http://www.wiltshiremagazine.co.uk/out-about/behind_closed_doors_1_1632804

Find my Past and Free BMD

Photo from http://www.ntsouthwest.co.uk/2014/03/harrys-story-tells-how-the-first-world-war-changed-the-future-for-stourhead/ 

On the 1901 Census Henry and Alda had nine live-in servants and lived at Stourhead, Stourton, Mere, Wiltshire, England, which was a Palladian-style manor house with beautiful gardens.

Monday, 15 August 2016

Matilda Bonnet - Italian woman WW1 doctor

With thanks to Elena Branca from the Italian Red Cross for this information about an Italian woman doctor in WW1.  Another name for the list of Italian women doctors in WW1 posted earlier.

Matilda Bonnet, born on 29th November 1879 was the daughter of Protestant Pastor Jules Bonnet.  In 1898, Matlda enrolled to study medicine in Catania, before moving to Turin in 1901, where she graduated in 1904 with 105 out of 110 marks, qualified as a doctor and pharmacist.   Matilda then joined the Italian Red Cross (CRI) and served at the Red Cross Hospital in Ivrea during the First World War.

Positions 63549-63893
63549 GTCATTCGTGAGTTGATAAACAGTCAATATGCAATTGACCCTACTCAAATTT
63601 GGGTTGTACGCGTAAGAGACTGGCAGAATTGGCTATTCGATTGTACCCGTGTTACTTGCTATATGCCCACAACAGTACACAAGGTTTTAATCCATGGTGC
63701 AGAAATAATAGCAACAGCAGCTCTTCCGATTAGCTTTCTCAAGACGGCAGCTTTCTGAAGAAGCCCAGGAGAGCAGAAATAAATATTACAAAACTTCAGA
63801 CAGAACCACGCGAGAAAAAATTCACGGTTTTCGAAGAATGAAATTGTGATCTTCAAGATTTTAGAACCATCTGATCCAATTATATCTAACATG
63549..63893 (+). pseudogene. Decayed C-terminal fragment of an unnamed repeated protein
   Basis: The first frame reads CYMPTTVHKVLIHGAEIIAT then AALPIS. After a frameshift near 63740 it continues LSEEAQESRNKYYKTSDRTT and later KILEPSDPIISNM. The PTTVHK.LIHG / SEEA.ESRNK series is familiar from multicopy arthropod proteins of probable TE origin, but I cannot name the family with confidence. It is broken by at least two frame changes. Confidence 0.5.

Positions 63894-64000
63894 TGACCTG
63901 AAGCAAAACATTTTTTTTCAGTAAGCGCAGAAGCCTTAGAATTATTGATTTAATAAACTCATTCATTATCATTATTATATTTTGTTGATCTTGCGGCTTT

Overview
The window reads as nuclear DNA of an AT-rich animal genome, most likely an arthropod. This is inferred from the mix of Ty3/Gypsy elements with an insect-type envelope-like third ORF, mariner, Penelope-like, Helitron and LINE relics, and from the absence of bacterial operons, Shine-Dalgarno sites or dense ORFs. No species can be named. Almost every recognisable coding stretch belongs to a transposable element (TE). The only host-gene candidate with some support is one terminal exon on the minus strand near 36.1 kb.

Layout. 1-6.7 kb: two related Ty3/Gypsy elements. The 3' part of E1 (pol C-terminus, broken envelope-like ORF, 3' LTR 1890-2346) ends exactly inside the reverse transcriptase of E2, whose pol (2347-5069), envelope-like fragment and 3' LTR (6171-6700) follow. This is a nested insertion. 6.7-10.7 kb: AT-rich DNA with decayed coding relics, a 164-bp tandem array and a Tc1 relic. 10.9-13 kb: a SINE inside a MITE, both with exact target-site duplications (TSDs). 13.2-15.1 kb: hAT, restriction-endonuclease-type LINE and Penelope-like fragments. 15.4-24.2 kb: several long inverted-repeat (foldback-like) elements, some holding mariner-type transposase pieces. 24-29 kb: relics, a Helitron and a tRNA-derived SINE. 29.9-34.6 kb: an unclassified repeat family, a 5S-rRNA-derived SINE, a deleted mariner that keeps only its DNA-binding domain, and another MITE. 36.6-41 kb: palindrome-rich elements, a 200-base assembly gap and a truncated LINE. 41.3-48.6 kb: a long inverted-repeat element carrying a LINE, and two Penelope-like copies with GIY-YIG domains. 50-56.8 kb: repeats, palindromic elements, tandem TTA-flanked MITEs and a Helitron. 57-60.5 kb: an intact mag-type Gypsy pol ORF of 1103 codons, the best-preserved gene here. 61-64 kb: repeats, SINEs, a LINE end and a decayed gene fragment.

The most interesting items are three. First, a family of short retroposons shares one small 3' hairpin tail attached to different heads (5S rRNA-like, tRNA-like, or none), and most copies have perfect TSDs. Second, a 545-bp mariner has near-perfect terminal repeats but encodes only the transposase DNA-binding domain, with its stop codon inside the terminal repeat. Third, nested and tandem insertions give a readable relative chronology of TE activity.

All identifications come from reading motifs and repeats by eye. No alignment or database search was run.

Saturday, 13 August 2016

Women porters on the Italian Front in WW1

Italy joined the conflict on the side of Britain in May 1915. Troops from the Italian Army fought along her border with Austria in the mountains of the Italian Alps, on the Western Front and also in the Middle East.

Due to the large number of troops needed on the Italian Front during the First World War, women were used as porters to take supplies up to the front-line in the mountains.  The women who volunteered for the work were aged between 16 and 60 years. They wore a red arm band with an identification number stamped on it.